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Using the Theory of Planned Behavior to predict implementation of harm reduction strategies among MDMA/ecstasy users

Abstract

This prospective study was designed to test whether the variables proposed by the Theory of Planned Behavior (TPB) were associated with baseline intention to implement and subsequent use of 2 MDMA/ecstasy-specific harm reduction interventions: preloading/postloading and pill testing/pill checking. Using targeted Facebook advertisements, an international sample of 391 recreational ecstasy users were recruited to complete questionnaires assessing their ecstasy consumption history, and their attitudes, subjective norms, perceived behavioral control, habit strength (past strategy use), and intention to use these two strategies. Attitudes, subjective norms, and perceived behavioral control were significantly associated with baseline intention to preload/postload and pill test/pill check. Out of the 391 baseline participants, 100 completed the two-month follow-up assessment. Baseline habit strength and frequency of ecstasy consumption during the three months prior to baseline were the only significant predictors of how often participants used the preloading/postloading strategy during the follow-up. Baseline intention to pill test/pill check was the only significant predictor of how often participants used this strategy during the follow-up. These findings provide partial support for TPB variables as both correlates of baseline intention to implement and predictors of subsequent use of these two strategies. Future investigations could assess whether factors related to ecstasy consumption (e.g., subjective level of intoxication, craving, negative consequences following consumption), and environmental factors (e.g., accessibility and availability of harm reduction resources) improve the prediction of how often ecstasy users employ these and other harm reduction strategies.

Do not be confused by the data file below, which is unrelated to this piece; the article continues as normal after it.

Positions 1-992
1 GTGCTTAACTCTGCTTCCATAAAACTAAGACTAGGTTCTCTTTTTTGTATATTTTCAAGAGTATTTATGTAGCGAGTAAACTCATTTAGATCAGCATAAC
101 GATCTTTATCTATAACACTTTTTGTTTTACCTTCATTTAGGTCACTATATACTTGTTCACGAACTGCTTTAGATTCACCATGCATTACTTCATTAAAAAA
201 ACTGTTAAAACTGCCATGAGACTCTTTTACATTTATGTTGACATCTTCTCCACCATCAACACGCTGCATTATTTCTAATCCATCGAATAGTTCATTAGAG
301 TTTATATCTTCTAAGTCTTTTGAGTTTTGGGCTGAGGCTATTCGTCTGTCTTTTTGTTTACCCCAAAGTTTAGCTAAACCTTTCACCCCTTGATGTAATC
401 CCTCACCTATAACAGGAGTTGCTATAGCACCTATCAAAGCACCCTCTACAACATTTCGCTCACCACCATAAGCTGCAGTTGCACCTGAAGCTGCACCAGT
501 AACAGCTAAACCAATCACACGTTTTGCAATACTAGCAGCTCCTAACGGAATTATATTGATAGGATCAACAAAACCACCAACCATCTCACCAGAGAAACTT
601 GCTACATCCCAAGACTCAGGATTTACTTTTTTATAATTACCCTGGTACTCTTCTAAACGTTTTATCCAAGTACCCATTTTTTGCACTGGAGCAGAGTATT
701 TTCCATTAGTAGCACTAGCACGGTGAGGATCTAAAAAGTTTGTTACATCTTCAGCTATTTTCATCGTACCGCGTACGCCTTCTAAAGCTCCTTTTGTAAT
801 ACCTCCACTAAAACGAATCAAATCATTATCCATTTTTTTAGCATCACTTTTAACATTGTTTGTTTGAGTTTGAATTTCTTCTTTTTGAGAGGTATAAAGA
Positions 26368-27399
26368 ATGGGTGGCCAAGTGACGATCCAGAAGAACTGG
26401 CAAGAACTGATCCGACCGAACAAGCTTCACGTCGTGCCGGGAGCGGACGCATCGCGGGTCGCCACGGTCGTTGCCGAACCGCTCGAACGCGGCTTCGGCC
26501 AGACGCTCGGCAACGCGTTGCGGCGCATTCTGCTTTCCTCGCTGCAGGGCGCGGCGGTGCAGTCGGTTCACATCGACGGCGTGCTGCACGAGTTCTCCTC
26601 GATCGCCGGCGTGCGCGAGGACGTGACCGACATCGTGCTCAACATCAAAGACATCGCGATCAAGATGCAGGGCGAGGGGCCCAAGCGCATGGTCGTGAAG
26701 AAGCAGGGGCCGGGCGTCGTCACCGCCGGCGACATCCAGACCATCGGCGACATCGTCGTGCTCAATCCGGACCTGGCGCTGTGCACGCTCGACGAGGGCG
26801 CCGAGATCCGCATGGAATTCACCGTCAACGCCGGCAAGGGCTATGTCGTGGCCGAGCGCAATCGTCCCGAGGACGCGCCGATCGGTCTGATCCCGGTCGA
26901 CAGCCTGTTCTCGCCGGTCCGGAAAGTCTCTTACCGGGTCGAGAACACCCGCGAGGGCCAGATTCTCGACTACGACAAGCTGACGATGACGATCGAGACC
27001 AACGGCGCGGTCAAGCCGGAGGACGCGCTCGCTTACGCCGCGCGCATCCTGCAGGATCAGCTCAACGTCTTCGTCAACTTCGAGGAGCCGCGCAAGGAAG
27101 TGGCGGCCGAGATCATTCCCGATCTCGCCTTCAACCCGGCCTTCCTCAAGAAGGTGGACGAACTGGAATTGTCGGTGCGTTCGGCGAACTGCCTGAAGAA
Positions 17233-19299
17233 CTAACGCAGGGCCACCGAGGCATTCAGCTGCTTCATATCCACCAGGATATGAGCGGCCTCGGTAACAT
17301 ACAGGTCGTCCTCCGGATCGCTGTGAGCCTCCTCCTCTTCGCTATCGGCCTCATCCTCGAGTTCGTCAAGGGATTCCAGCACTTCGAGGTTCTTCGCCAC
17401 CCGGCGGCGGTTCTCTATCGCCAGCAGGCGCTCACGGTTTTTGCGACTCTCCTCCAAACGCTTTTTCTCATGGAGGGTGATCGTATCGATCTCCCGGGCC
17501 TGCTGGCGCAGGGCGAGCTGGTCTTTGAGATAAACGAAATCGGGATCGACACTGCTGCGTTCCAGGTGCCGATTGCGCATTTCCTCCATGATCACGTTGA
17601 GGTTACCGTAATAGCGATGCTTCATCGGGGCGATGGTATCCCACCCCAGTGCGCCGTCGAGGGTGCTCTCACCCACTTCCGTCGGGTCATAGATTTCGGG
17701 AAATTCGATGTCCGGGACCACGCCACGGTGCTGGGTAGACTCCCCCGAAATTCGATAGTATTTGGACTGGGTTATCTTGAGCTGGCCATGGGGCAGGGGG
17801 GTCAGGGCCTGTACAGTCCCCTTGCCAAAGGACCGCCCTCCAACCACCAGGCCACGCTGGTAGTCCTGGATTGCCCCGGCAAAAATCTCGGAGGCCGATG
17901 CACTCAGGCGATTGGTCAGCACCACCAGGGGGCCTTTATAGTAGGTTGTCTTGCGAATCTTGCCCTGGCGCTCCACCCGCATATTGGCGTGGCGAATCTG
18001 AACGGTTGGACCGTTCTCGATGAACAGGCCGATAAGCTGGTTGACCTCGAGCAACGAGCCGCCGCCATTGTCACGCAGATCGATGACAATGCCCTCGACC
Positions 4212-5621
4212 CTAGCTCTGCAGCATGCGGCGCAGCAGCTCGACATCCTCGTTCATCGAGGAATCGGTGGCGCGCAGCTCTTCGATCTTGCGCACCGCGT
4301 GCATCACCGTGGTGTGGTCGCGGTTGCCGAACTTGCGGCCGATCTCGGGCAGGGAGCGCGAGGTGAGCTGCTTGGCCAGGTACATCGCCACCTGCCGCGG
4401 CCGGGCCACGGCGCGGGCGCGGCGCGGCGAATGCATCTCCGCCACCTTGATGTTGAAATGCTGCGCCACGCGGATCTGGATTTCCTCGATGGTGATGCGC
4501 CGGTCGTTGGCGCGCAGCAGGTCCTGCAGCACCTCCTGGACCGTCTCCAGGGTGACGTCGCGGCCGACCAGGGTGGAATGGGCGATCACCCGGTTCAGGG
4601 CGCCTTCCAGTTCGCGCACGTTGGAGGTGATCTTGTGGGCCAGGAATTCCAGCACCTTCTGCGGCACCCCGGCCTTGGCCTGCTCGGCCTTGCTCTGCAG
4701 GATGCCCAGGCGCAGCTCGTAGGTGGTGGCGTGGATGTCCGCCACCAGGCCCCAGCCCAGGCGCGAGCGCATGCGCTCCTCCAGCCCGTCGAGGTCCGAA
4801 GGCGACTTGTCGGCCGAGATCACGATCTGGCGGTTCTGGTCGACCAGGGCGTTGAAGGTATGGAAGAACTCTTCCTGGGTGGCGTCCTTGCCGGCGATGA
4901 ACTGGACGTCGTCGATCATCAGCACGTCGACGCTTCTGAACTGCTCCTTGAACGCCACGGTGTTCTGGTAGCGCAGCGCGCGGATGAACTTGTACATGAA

Davis, A. K., & Rosenberg, H. (2016). Using the Theory of Planned Behavior to predict implementation of harm reduction strategies among MDMA/ecstasy users. Psychology of Addictive Behaviors, 30(4), 500.  http://dx.doi.org/10.1037/adb0000167
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LSD Acutely Impairs Fear Recognition and Enhances Emotional Empathy and Sociality

Abstract

Lysergic acid diethylamide (LSD) is used recreationally and has been evaluated as an adjunct to psychotherapy to treat anxiety in patients with life-threatening illness. LSD is well-known to induce perceptual alterations, but unknown is whether LSD alters emotional processing in ways that can support psychotherapy. We investigated the acute effects of LSD on emotional processing using the Face Emotion Recognition Task (FERT) and Multifaceted Empathy Test (MET). The effects of LSD on social behavior were tested using the Social Value Orientation (SVO) test. Two similar placebo-controlled, double-blind, random-order, cross-over studies were conducted using 100 μg LSD in 24 subjects and 200 μg LSD in 16 subjects. All of the subjects were healthy and mostly hallucinogen-naive 25- to 65-year-old volunteers (20 men, 20 women). LSD produced feelings of happiness, trust, closeness to others, enhanced explicit and implicit emotional empathy on the MET, and impaired the recognition of sad and fearful faces on the FERT. LSD enhanced the participants’ desire to be with other people and increased their prosocial behavior on the SVO test. These effects of LSD on emotion processing and sociality may be useful for LSD-assisted psychotherapy.

Dolder, P. C., Schmid, Y., Müller, F., Borgwardt, S., & Liechti, M. E. (2016). Lsd acutely impairs fear recognition and enhances emotional empathy and sociality. Neuropsychopharmacology. http://dx.doi.org/10.1038/npp.2016.82